4 Ways to Use Social Proof to Improve Volunteer Recruitment

Social Proof for Volunteer Recruitment

This post is by Tobi Johnson, MA, CVA

When it comes to volunteer recruitment for your nonprofit, understanding human nature and psychology is key. Why? Because our brains determine everything we do. By better understanding what triggers humans to act, nonprofit staff can become better influencers and, ultimately, better marketers.

One of the most powerful and enduring psychological phenomenon is that of social proof. Over the millennia, our species has survived because of our ability to mold our behavior to that of our clan. Those who did not conform risked banishment and extinction. We have learned subconsciously that social conformity is linked to our very survival.

The power of the tribe is undeniable, even today. Peer pressure does not just affect teenagers. All of us are hard-wired to pay attention to what others say and do.

Consider Stanley Milgram’s famous obedience experiment. In 1969, he asked groups of actors to stop in a busy New York City street and stare up at a building window. As the number of actors increased, so did the number of passers-by who copied their behavior. This simple experiment demonstrated how the actions of even strangers could influence our own.

Social proof can also be harnessed for social good

In the context of your nonprofit, people who see social proof of others acting, donating, or volunteering are more likely to do so themselves.

It can help nudge community members interested in supporting causes like yours take the next step toward volunteering. Using social proof can help improve the effectiveness of your volunteer recruitment by subconsciously reassuring prospective supporters that volunteering is the “right thing to do.” (Pro tip: Once you have your volunteer recruitment strategies in place, here’s how you can turn those volunteers into donors.)

Today’s customers (and nonprofit supporters) can get a significant amount of info about your organization before they ever make a donation or reach out to volunteer. Consider the power of social proof in consumer behavior:

  • 92% of Americans now consult online product reviews before making a purchase (up from 88% in 2014).
  • 63% of consumers are more likely to purchase from a site if it has user reviews.

4 Ways to Use Social Proof for Volunteer Recruitment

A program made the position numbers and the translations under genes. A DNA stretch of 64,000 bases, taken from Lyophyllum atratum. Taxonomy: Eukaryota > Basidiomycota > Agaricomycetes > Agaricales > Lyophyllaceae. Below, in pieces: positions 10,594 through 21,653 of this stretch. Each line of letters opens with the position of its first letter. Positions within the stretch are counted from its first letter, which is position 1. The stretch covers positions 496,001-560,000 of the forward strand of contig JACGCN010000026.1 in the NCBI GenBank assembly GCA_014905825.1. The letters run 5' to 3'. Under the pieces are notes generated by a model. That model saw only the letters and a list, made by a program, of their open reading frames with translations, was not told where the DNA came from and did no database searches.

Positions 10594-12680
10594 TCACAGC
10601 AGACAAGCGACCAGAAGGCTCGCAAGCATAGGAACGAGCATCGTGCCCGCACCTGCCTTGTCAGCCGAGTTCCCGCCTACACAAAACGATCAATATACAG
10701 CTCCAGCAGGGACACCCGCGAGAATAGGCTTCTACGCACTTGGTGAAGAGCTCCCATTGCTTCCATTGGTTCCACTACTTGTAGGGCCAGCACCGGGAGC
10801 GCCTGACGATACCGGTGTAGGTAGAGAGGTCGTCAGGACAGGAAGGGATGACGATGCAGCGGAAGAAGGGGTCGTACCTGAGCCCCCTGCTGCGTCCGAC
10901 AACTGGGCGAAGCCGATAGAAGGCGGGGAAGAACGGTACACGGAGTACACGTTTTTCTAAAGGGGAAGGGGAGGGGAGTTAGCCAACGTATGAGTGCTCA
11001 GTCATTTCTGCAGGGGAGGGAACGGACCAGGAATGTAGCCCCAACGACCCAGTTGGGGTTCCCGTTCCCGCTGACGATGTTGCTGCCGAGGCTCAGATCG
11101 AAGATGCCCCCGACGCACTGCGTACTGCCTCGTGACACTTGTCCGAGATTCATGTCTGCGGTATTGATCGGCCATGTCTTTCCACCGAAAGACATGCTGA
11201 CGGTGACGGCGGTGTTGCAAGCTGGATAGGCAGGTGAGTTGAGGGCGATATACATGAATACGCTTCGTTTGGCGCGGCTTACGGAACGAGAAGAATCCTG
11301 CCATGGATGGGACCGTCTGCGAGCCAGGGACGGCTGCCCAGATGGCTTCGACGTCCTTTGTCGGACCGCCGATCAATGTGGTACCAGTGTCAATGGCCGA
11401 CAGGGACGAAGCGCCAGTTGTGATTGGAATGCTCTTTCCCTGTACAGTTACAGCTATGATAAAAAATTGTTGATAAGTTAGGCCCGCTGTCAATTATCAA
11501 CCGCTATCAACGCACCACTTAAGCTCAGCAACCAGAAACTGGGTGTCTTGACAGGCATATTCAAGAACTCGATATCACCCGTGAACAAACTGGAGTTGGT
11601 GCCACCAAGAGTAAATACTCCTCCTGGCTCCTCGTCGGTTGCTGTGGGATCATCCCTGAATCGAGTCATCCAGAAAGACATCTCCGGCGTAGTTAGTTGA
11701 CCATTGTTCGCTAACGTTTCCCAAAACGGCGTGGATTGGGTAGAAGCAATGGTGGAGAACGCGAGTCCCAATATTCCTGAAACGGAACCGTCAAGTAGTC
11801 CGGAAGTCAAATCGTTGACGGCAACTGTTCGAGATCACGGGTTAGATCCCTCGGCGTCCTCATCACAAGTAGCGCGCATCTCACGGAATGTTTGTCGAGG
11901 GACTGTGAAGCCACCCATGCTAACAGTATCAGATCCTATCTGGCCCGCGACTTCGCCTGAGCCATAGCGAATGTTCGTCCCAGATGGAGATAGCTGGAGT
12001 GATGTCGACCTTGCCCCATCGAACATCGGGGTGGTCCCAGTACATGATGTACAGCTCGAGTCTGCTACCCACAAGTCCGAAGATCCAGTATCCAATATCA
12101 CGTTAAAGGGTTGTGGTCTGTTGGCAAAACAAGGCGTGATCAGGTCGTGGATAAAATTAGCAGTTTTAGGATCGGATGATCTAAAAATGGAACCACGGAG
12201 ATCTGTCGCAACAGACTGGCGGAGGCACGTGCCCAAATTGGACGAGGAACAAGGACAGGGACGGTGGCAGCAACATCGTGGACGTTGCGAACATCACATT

By showcasing how other community members are supporting your organization through volunteerism, you send subtle messages to others about your “tribe’s” behavior. Here are four ways to highlight the social norm of volunteering for your cause.

  1. Volunteer Testimonials – Create a “why we give our time & talent” or “what it’s like to volunteer” message wall in your lobby or on your website with words and pictures form actual volunteers.
  2. Progress Bars (with People) – Display a classic thermometer or countdown, based on your volunteer recruitment goals and update it regularly to show progress and community support.
  3. Volunteer & Client Success Stories – Share the personal trials and tribulations of volunteers and those they support (wither they be direct service clients or paid staff members). These are even more persuasive when teams tell an emotional story of triumph together on video.
  4. Reference Volunteers’ “Pro-Social” Behavior – Reinforce the norms you are striving for by sharing messages that reflect your specific expectations (while being truthful, of course). For example, “95% of people who request a volunteer application complete it and turn it in within one week” or “the average volunteer donated 6 hours last month, helping us reach our goal of serving 45 youth” or “87% of volunteers log their volunteer hours on time each month.”

In addition, social cues are even more powerful when they are demonstrated through photos. A picture is truly worth a thousand words, and photos will increase the perceived truthfulness of your testimonials. So whenever possible, include actual photos of your volunteer fans.

Beware of Negative Social Proof in Volunteer Recruitment

Similarly, negative social proof, or promoting what people aren’t doing, can be equally powerful but will work against you. So, avoid desperate pleas for help, highlighting the fact that not enough people are volunteering. This only casts doubt, subconscious and otherwise, about whether your cause is worthy of support. Instead, always highlight positive behavior in your appeals.

If you use volunteers, you no doubt invest a lot of time and effort in volunteer recruitment activities. Be sure to make them eve more effective by working with human nature not against it. Highlighting social proof is the #1 best way to tap into our inner instincts and nudge people toward your opportunities to make a difference.

Want to Learn More About Volunteer Recruitment?

Check out our nonprofit webinars on volunteering 

For Further Reading

PS: For other idea’s on how to engage and appreciate your nonprofit volunteers, check out this article by our friends at:


Topics: marketing, volunteerism, find volunteers, Volunteer Recruitment, recruit volunteers, Nonprofit Tips & Tricks, social proof